Many of the major ports of early modern maritime Asia remain major centers of commerce and politics today, with good airline service, tourist amenities, and major relics of past centuries.
As I, Reid, Prakash, Subrahmanyam, and others continue to work in the field, we are constantly delighted by the work of our students and others. Just for East Asia, we have a fine new book that shows complex phases of Japanese expansion and interactivity before the “closing of the country,” 8 two excellent books that show “how Taiwan became Chinese” and the implications of that major military defeat of a European power,9 and a major study of cross-currents among East Asian and European seapowers in the 1600s.10 All of these books are based in energetic cross-reading among Chinese, Japanese, and Dutch texts. These include a full account of the great upheaval of Hideyoshi’s invasion of Korea in the 1590s, with its famous maritime dimension of Admiral Yi Sun-sin’s “turtle ships”;11 a reinterpretation of Qing attitudes toward maritime trade based on very wide reading in Chinese sources;12 an important rethinking of Qing political crises around 1800 that includes a major account of conflicts with Việtnamese pirates; 13 and the best multiarchival and multidimensional studies of the Canton trade ever produced.14 The ports of the area that became modern Việt Nam were only occasionally important to Europeans, but a central Nguyễn polity was fundamentally shaped by a big port at Hội An, with a large Chinese and a small Japanese colony.15 An energetic network of scholars is opening up a multidimensional picture, drawing on new sources, shipwrecks, and other archeology, and paying attention to the inland trades of the region and the heritages of the old kingdom of Champa, located along the southern and central coast of present-day Việt Nam.16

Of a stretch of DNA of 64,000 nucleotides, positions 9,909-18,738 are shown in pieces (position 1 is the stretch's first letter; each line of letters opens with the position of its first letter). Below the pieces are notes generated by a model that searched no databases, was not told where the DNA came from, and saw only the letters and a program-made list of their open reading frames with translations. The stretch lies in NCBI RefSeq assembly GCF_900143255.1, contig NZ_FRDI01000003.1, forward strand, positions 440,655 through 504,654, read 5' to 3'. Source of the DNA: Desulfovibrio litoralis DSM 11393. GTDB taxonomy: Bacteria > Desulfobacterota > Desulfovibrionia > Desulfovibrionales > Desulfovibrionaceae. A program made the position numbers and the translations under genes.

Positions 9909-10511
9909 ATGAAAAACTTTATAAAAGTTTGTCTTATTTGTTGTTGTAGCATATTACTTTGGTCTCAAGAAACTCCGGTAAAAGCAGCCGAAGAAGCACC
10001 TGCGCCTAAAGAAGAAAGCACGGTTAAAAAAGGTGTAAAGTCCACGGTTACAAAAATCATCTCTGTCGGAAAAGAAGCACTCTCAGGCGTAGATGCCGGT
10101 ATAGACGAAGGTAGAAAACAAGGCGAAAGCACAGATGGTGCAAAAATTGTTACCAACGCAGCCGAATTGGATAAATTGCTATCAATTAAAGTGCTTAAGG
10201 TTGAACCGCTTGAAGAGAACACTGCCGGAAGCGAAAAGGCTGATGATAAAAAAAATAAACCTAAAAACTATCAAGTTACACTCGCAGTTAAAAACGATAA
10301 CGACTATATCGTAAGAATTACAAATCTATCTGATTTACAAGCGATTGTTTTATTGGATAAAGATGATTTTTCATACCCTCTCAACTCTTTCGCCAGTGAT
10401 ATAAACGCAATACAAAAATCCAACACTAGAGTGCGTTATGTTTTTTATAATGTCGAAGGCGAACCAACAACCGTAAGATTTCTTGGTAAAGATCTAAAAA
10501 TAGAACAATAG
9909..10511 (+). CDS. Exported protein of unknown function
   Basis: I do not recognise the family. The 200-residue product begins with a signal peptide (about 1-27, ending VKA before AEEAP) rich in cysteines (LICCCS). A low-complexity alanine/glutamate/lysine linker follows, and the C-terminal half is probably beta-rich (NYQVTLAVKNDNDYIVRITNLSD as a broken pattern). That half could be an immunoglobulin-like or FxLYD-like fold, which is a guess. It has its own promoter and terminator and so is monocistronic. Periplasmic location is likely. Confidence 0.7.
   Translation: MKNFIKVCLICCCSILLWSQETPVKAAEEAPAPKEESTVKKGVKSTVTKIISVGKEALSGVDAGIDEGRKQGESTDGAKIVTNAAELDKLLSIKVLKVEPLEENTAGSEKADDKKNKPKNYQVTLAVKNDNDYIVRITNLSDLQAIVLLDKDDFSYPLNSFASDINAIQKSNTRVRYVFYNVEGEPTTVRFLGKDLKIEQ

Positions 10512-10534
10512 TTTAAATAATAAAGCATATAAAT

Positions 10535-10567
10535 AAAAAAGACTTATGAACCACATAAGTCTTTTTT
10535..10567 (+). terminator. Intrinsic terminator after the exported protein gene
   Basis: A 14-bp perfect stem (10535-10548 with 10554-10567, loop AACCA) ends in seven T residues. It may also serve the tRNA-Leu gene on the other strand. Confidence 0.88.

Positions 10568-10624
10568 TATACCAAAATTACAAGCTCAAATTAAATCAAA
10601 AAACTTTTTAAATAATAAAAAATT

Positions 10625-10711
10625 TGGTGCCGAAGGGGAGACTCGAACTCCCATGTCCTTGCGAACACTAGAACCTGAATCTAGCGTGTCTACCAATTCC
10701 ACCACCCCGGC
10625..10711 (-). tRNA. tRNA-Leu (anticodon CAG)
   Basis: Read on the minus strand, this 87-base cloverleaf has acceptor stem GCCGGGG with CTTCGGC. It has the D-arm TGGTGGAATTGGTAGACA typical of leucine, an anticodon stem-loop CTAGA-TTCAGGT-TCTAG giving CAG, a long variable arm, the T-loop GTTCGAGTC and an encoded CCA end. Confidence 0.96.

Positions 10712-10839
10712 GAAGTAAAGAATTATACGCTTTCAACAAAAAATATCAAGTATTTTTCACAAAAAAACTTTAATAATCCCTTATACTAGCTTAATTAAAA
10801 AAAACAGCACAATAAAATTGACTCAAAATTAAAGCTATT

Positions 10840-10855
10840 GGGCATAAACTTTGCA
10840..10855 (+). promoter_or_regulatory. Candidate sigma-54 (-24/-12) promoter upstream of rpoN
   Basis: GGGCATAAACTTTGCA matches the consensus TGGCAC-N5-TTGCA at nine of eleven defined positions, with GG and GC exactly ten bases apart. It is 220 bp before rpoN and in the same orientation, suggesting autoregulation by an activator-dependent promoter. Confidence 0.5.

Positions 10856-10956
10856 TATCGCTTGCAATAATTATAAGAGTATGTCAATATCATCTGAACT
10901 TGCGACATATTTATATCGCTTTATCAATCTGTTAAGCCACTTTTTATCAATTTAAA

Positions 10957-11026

Landlubbers and their students can get a sense of the imperatives of maritime spaces by reading pieces of the wonderful “I saw it” literature of voyages, but it takes time to find the right passages.17 If you start projecting a set of maps of different seas of the world, the students may stop texting, pay attention, and take their own pictures of what you have on the screen. This is especially true if you show wind regimes, the annual shift of monsoons, and the steady Atlantic and Pacific circulations. For the world history survey, you need to show the steady wind regimes that made voyages across the Atlantic reasonably predictable, the short voyages from Angola to Brazil, the immense complexities of the Caribbean and the Gulf of Mexico, and the very distinctive spaces of the Mediterranean. Historians have sometimes been too ready to call any maritime zone of strong human interaction “another Mediterranean,” making it difficult to notice fundamental differences.18 If you’re sticking to Asia, you will show on one side of it the immense void of the Pacific, the slender connection across it of the Acapulco galleons, and the nineteenth-century transformations, then wake students up again with new scholarship that looks from Indonesia east into Micronesia and Polynesia.19
I would like to some day see the sites of one of the most complex and dramatic confrontations of vigorous, state-building Asian power against the rising power of the British, that of Tipu Sultan, the ruler of the South Indian kingdom of Mysore.
Many of the major ports of early modern maritime Asia remain major centers of commerce and politics today, with good airline service, tourist amenities, and major relics of past centuries. I can imagine a visit to several of them that would make early modern maritime Asia unforgettably vivid, and you could bring back digital images for your classes. From the outlines of the Dutch quarantine island of Deshima in Nagasaki Harbor, you might move on to the ruins of the Dutch Casteel Zeelandia on the outskirts of Tainan, Taiwan, or the older, noncasino areas of Macao. You could also move to the Portuguese fort gate, Dutch town hall, and the Chinese cemetery of Melaka (old spelling Malacca, in Malaysia), which is a short flight or day’s drive from Singapore; the old English fort and church at Chennai (formerly Madras); the wonderful old churches of Goa; and even the Portuguese fortress at Mombasa. You could try to read old tombstones in more than one European or Chinese cemetery. For me, one of the most stunning evocations of the multilayered interactive emergence of this maritime world is the Chinese cemetery at Manila, which seems not to have been well-studied and in which the central chapel among the fine family tomb complexes makes room for several Boddhisattvas and for the Crucified Savior.